Milwaukee Couple Wins $25.3 Medical Malpractice Award
A recent multi-million dollar jury verdict may soon be headed to Wisconsin Supreme Court, according to the plaintiff’s attorney, who believes his client’s $25.3 million medical malpractice award will be appealed since the non-economic damages exceed the state limits.
After hearing evidence and testimony in the case, jurors sided with the claimant – a 53-year-old mother of four who suffered devastating consequences after a simple strep infection went undiagnosed. Milwaukee resident Ascaris Mayo had a type of bacterial infection that causes strep throat, but without swift antibiotic treatment, the infection ravaged her body, causing her to suffer septic shock. The vascular damage done in this short period of time was so severe that the plaintiff lost all four limbs, which had to be amputated.
$25.3 million medical malpractice award likely to be appealed
As reported by the Milwaukee Journal Sentinel, the verdict will almost certainly be appealed since Wisconsin laws cap medical malpractice damages for non-economic losses at $750,000. Mayo was awarded $15 million for her pain and suffering, while her spouse secured $1.5 million for loss of spousal consortium.
“This is a great case to challenge the cap — there is a significant physical loss and a substantial damage award,” commented a jury consultant and Wisconsin lawyer who was not part of the litigation. “You don’t want to really challenge the caps when there is a $100,000 difference,” he added.
While negligence is a common cause of action in medical and surgical malpractice claims, the Milwaukee jury found the defendants were not liable for this count, and instead determined that the attending physician and his assistant had not offered the plaintiff an “alternative medical diagnosis” that could have prompted her to get further treatment.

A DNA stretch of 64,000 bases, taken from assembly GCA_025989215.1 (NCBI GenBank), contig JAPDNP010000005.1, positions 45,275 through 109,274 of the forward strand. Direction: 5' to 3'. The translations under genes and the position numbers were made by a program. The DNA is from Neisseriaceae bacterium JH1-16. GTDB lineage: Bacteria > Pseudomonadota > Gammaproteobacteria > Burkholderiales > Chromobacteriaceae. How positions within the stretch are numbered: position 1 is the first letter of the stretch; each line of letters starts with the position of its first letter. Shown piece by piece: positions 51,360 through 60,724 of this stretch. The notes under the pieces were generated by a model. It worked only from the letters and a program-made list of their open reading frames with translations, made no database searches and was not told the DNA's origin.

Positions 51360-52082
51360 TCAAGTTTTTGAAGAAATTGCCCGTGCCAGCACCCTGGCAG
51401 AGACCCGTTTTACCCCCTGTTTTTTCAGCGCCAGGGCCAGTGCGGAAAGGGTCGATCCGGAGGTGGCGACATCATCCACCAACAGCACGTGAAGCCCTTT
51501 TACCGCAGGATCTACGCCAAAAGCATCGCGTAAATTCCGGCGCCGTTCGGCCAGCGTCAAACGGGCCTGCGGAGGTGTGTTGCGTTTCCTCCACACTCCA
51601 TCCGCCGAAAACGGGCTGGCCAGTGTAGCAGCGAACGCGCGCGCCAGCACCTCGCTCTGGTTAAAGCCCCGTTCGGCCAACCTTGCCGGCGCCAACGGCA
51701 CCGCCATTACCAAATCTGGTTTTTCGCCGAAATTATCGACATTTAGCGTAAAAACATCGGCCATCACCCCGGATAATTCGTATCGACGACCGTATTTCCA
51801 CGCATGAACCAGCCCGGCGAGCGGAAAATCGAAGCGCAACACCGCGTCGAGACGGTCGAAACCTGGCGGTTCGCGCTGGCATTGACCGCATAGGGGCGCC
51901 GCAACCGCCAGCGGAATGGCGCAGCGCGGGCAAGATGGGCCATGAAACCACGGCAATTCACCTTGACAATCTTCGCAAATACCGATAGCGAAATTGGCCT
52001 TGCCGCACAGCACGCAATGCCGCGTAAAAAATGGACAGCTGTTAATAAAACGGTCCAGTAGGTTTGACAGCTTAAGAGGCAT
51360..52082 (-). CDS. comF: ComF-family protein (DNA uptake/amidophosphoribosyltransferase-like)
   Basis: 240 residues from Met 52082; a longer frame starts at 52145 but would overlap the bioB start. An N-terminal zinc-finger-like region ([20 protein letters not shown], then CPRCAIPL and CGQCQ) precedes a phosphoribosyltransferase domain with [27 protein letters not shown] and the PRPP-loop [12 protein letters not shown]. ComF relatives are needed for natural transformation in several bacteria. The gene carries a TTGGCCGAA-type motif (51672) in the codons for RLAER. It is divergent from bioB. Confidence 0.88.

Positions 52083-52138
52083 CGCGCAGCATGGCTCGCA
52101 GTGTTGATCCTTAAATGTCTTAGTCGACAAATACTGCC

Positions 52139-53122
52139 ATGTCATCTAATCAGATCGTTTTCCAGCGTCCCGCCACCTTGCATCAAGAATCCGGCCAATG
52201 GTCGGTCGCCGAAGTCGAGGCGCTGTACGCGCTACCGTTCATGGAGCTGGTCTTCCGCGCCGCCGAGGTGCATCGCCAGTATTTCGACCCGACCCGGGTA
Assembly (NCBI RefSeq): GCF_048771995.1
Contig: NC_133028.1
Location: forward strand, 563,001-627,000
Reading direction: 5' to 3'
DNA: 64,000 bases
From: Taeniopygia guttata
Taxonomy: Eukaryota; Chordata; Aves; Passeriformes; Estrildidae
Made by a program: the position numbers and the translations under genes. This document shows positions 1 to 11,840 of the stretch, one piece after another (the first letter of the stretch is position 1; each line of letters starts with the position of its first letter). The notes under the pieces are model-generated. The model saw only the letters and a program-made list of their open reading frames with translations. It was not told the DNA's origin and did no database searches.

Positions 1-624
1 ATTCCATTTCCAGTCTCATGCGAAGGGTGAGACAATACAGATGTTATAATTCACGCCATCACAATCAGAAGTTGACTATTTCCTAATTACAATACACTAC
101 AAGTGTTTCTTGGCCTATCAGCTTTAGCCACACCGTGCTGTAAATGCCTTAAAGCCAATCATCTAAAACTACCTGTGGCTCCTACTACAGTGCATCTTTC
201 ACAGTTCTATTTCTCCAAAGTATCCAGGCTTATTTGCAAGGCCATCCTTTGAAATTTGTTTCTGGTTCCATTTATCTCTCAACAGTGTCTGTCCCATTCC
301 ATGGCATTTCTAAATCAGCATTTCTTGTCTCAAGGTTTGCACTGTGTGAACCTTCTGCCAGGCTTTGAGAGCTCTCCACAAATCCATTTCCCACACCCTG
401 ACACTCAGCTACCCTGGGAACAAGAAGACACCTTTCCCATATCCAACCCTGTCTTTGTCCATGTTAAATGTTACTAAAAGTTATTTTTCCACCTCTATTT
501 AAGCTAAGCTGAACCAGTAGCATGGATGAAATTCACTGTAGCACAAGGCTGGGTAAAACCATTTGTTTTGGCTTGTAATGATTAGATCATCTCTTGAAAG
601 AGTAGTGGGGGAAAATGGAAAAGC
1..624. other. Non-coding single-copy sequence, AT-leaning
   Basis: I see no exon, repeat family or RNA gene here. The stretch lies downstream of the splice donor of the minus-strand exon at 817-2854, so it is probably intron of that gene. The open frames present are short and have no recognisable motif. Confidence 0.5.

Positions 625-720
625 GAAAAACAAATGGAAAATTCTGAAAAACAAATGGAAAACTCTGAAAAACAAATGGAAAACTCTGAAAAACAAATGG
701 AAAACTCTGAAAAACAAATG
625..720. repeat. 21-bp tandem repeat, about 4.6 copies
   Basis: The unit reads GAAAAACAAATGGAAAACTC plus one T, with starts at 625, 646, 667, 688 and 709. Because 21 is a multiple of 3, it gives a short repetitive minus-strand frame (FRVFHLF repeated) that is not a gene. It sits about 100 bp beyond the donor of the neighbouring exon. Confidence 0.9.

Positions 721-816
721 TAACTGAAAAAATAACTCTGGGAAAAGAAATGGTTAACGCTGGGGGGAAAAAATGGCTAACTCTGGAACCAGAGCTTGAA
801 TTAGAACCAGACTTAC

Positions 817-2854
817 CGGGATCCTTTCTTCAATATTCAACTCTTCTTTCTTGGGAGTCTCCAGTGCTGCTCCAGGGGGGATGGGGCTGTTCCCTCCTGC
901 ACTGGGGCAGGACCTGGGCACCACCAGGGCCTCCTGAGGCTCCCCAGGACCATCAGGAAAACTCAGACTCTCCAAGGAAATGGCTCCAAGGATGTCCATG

According to the suit, Mayo sought medical treatment in 2011 at Columbia St. Mary’s Hospital for a fever, rapid heart rate and relentless abdominal pain. She was discharged after nine hours in the hospital, and several hours later collapsed in her home. Her attorney argues that had she been warned that a potentially fatal bacterial infection was one possible cause of her symptoms, she would have likely sought out additional treatment.
Mayo’s lawyer asked jurors to award the couple upwards of $44 million, based on the fact that his client will need round-the-clock care for the remainder of her life. “A husband ought not to be cleaning his wife after she toilets herself — it’s not right.”
Legal counsel for the defendant physicians told the Milwaukee Journal Sentinel his clients performed “a logical and methodical workup of their patient,” and gave Mayo adequate treatment based on the information they had at the time.
State laws change a patient’s right to know
Legal experts say the medical malpractice verdict would not have been possible had it not been for an informed consent bill in Wisconsin that was recently changed by lobbyists. The bill required physicians to inform patients about alternative treatments for a diagnosis along with their perceived benefits and risks, allowing patients to make their own decisions about what type of treatment they would pursue.
Following Wisconsin Medical Society lobbying efforts, however, the new bill only stipulates that doctors disclose only what a reasonable physician would tell a patient.